We are hours from finishing up our general election endorsements. If there are races other than I-976, King County, and Seattle Council with strongly pro-transit candidates we should be paying attention to, please mention it in the comments.

6 Replies to “Call for Endorsements”

  1. I wish I had some North by Northwest candidates to tell you about, but I almost don’t. One candidate with an R by her name I’ve begged, cajoled even offered a helicopter overhead with a knotted rope to my endorsement called “Missing Link”. Nope.

    After some thought however, I think Stephanie Wright is worth another four years on Snohomish County Council. Is currently lobbying Community Transit to look into electric buses & more park and rides due to the nature of things in Snohomish County.


    Finally, I am going to give my closing argument why I back Heidi Wills for Seattle City Council. Not just the voice and the good mental + physical health but the soul. Heidi has had some rough times, but pulled through. Heidi is a good communicator. Heidi deserves this with a past record of victories; her opponent is part of a status quo as City Council Staff that has failed to deliver key transit & cycling investments.

    Meanwhile Heidi has earned the nickname “Sidewalk Wills” for advocating for pedestrian safety. Same Heidi Wills who won UPass at UofW and got Sound Move on the ballot for Sound Transit to be started. Big huge game-winning accomplishments setting the stage for arguably any Seattle transit successes today.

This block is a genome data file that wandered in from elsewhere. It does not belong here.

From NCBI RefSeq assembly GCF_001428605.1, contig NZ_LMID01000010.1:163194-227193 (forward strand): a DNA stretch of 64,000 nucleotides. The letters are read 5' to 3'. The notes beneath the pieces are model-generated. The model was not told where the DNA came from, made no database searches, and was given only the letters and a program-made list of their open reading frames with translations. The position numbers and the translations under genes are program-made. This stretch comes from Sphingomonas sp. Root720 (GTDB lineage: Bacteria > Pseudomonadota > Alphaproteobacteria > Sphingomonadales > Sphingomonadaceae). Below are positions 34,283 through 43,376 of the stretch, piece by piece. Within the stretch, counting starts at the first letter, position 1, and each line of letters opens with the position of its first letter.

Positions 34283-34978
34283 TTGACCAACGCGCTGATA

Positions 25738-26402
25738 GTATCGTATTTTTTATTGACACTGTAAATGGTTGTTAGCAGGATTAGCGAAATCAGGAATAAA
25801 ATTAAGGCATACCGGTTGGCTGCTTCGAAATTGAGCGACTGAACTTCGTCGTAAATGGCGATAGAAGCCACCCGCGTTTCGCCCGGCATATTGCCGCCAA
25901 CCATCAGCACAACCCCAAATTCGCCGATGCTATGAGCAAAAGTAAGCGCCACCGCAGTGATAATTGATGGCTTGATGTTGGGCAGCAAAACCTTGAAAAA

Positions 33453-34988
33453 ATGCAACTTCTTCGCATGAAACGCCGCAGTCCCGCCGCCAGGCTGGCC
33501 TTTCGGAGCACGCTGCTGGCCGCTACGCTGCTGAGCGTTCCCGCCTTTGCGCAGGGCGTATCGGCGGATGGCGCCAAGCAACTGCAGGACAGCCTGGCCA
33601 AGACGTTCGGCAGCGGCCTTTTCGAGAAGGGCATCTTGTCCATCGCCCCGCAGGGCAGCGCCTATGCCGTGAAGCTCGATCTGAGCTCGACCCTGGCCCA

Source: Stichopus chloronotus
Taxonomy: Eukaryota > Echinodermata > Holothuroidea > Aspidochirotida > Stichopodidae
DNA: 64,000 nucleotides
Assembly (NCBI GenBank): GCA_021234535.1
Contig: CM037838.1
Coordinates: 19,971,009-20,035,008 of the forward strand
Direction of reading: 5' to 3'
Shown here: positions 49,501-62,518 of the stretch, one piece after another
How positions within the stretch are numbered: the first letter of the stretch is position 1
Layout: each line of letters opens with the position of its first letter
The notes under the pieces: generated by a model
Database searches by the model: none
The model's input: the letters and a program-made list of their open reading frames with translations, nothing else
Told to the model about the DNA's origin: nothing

The Wills plan for an elevated bike lane is a cunning plan. A smart plan to restart the conversation and to move the Overton Window to get a missing link bike lane done. Same Heidi Wills that wants to try to – despite the best efforts of some mudslingers – restore civility to our politics which is a heavy, heavy lift.

    Same Heidi Wills that helped, “Create the Green Power Program and led the effort to sign our first wind contract at Seattle City Light. We were the largest public utility in the country to invest in wind power, and our power portfolio is among the cleanest in the country. Since our energy sources are green, the next area for major improvements is the transportation sector.” With more and more buses and trains and yes, cars being electrified this was a key Wills win for our environment. Where’s the opponent’s?

    Also Heidi Wills if 976 passes will be trusted hands to help clean up the mess. We need that right now, and frankly I am scared not just for Seattle but the region if the Sound Transit Board is in the hands of weak sauce, not proven winners. We don’t need on the job training of a man with a habit of mushy unclear communication supporting polarizing non-transit ideas. Frankly the status quo that the opponent – a council staffer – is an architect of is activating more transit activists by the week.

    Finally, I’m just going to say this and I’m going to say it as nicely as I can: I am not shilling for dollars, not attacking & demoralizing fellow transit advocates, and very interested in backing a trustworthy redemptive leader. The post 976 era is going to require leaders who can deliver from the heart, from an ideological place of conviction. Heidi Wills is that leader who has that track record of delivering wins for our cause.

    For Seattle. For Sound Transit. For transit advocacy that wins. Heidi Wills. Please.